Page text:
The Margaret Sanger Papers Project (MSPP) is an historical editing project sponsored by the New York University's Division of Libraries. The Project was formed by Dr. Esther Katz in 1987 to locate, arrange, edit, research, and publish the papers of the noted birth control pioneer. Until 2014, the project was sponsored by NYU's Department of History. The goal of the project was to collect, assemble, identify and publish the letters, diaries, speeches, interviews, articles and other writings by birth control reformer Margaret Sanger, as well as the records of the organizations she founded or led; the journals she edited or published; the legal documents and legislative records generated by her effort to defy the bans and overturn the ban on birth control; and other materials. The papers are drawn from materials collected by the staff of the Margaret Sanger Papers from the Sophia Smith College Collection at Smith College, the Sanger Papers and other collections at the Library of Congress , and from a global search of other repositories and collections.
Margaret Sanger lived a long and productive life. Acutely aware of her position as a reformer and the historical importance of her work, Sanger preserved her papers, dividing them between the Library of Congress and Smith College. Though she originally made a distinction between her "professional" papers, which were to be given to the Library of Congress, and her "personal" papers, which were to go to Smith College, in practice that distinction was not followed rigidly, and both collections contain personal and professional material. These collections are large and cover much of her life; a reader will most likely need to consult both collections for information on any given issue.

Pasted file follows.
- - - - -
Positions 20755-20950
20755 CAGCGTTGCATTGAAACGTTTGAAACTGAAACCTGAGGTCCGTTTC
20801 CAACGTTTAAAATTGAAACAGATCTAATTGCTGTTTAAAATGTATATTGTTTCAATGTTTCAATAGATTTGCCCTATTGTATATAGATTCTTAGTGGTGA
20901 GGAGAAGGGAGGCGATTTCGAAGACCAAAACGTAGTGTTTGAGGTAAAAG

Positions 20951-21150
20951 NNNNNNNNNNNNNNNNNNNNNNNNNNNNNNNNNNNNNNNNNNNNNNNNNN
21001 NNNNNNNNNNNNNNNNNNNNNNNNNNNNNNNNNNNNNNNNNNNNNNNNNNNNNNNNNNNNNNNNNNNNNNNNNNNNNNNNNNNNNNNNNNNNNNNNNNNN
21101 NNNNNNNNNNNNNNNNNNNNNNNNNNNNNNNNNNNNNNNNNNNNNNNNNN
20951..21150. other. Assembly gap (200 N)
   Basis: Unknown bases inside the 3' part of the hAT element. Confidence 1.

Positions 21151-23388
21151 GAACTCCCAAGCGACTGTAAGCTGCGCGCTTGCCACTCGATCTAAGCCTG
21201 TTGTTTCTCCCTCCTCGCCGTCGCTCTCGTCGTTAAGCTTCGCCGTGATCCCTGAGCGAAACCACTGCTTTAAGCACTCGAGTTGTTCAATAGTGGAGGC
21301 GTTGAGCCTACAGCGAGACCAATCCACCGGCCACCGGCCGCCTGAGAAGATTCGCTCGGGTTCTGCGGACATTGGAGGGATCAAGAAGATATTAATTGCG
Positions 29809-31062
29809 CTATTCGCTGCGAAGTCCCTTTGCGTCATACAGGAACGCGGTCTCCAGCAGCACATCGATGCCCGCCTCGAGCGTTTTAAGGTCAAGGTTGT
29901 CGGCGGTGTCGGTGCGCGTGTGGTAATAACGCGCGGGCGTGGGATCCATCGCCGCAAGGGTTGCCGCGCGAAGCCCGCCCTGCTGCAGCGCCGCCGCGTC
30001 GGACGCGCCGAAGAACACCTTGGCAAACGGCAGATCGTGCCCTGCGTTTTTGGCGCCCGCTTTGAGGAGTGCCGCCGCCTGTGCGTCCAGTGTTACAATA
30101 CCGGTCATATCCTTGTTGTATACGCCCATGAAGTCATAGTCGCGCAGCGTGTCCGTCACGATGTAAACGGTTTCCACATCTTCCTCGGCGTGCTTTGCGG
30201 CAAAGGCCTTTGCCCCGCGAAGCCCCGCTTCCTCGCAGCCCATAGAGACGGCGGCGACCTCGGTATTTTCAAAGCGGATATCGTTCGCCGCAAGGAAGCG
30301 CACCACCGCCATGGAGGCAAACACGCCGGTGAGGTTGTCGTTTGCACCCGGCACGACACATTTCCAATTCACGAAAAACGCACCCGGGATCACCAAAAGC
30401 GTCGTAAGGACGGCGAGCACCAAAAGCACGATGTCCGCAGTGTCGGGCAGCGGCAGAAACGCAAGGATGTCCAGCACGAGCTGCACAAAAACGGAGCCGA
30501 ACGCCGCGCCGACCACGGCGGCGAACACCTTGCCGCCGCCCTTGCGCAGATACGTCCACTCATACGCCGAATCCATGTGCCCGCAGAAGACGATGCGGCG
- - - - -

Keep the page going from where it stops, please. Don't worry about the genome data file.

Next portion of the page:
Though Sanger contacted her associates in the 1940s and the 1950s, urging them to send her the letters she had written them so that they could be preserved in her collection, she did not recover all of them. In order to fill the gaps in the two main archives, the Margaret Sanger Papers Project undertook a ten-year search to locate Sanger documents in other collections. In the process we located some 7,000 documents, many of them fascinating personal letters written to close friends and confidants, which were located in over 400 archives and private collections. To date, the MSPP has published a microfilm edition, several online editions and a book edition.
The Margaret Sanger Papers Project is supported by grants from public and private foundations as well as individual donations.
The Margaret Sanger Papers Project receives little direct assistance from New York University, chiefly space, services and the salary of a research assistant. All other salaries, equipment, and research costs must be raised through grants and individual donations. Donations to the Margaret Sanger Papers to help support these activities are tax deductible.